Wednesday, December 19, 2012

In this Guardian article, the British philosopher, Roger Scruton, claims that high culture is being corrupted by a culture of fakes. I read it with great interest but was disappointed not to see names like Hirst and Tracey cited. Perhaps in the follow up.

The BBC last week aired a program by its Economics Editor, Paul Mason, entitled The Great Spanish Crash. If you can fool the BBC into thinking you live in the UK (zombie URL?), you can get it on the BBC iPlayer. If not, you'll have to make do with this.

Just a rider to my comment about Spain moving (back) to GMT . . . One Spanish commentator encapsulated the case like this - “We have to stop eating when others are working. And vice versa.” It put me in mind of an interview given to a friend of mine, when she was told that English clients were 'funny' about the company's employees not being available for three hours in the afternoon and then expecting them to take calls at 8 or even 9 o'clock at night. Marching to the beat of a different drum.

I was a tad shocked this morning to read that Galicia has the two most dangerous roads in Spain. And that the next most perilous region is Asturias. Which is rather worrying for those of us who drive regularly through both of these to the north coast and beyond. Thank God we can relax when we get to Cantabria.

I read last week of a prompt resignation from the ranks of the PP party and thought about citing it. Maybe I did. But, anyway, here's Graeme from South of Watford doing justice to the subject.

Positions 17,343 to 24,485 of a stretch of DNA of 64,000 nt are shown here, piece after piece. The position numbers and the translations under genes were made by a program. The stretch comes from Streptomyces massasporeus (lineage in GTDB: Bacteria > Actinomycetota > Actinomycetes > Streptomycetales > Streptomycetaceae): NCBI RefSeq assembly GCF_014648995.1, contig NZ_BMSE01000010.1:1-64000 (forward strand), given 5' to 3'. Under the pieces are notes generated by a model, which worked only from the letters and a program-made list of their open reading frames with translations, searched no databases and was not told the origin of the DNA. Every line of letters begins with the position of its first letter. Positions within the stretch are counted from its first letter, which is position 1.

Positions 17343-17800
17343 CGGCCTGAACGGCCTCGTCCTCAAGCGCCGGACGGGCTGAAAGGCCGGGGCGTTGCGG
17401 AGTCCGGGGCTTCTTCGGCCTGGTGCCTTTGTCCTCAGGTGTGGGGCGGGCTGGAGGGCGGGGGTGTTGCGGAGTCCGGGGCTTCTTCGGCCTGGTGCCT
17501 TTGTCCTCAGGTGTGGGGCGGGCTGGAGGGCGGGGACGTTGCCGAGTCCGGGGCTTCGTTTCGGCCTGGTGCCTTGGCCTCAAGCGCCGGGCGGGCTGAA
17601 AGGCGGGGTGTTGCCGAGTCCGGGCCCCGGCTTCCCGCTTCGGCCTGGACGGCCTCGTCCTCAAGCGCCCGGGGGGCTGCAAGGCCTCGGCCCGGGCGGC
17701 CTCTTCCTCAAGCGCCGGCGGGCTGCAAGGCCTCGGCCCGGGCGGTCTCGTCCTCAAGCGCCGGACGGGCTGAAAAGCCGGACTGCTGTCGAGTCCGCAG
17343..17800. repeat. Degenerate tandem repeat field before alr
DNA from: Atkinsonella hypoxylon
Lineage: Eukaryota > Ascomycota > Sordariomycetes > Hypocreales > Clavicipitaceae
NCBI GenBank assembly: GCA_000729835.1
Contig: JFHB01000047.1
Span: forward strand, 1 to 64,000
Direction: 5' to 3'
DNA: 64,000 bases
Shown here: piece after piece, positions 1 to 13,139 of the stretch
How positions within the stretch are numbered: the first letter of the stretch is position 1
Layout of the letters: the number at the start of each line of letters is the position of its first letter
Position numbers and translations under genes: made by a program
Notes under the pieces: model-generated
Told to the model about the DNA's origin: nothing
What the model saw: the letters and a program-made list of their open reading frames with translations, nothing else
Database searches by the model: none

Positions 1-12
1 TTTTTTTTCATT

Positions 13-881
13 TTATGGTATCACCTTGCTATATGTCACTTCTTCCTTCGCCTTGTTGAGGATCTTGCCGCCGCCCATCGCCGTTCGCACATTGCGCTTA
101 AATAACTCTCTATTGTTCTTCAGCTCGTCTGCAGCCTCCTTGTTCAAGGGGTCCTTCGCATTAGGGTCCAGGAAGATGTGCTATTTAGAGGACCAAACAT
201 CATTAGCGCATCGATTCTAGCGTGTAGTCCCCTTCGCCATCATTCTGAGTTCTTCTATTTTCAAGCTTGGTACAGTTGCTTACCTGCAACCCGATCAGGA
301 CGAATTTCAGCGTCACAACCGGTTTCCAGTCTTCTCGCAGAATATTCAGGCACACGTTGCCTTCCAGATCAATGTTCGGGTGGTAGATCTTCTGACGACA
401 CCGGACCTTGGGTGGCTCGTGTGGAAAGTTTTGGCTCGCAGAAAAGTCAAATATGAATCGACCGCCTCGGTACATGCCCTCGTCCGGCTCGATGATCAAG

Which reminds me . . . The recent (aborted) trial of Chinese mafia members operating in Spain has thrown up a list of prominent Spanish persons accused of laundering money on a grand scale. According to El País, The list of well-known people who reportedly used the alleged money-laundering network to obtain money from abroad reads like a who’s who of the gossip press. Names of well-known businessmen, high society figures and even some members of the extended Spanish Royal Family appear in the file. They would go to Malka for help to secretly bring back money they had stashed away in tax havens long ago. This, of course, is the backcloth against which ordinary Spaniards are being asked to pay higher taxes and receive lower benefits. Will they continue to merely shrug their shoulders and mutter “That's the way things are here.”?

Finally . . . There's at least one place in Spain – Palencia – where the city's patron is Nuestra Señora de La Calle. Or Our Lady of the Street. An unfortunate phrase, which would have some of us thinking of Mary Magdalene, rather than the mother of God.


Azra said...

It is perhaps an unfortunate thing that "the way things are" aren't really helping the country... or so it seems.

Colin said...

@Azra No, they certainly aren't helpful but the Spanish have ever-lower expectations of their politicians and their businessmen, all of whom are assumed to be corrupt, to one degree or another. I expect civil unrest to increase beyond the short strikes that are currently a feature of Spanish life.

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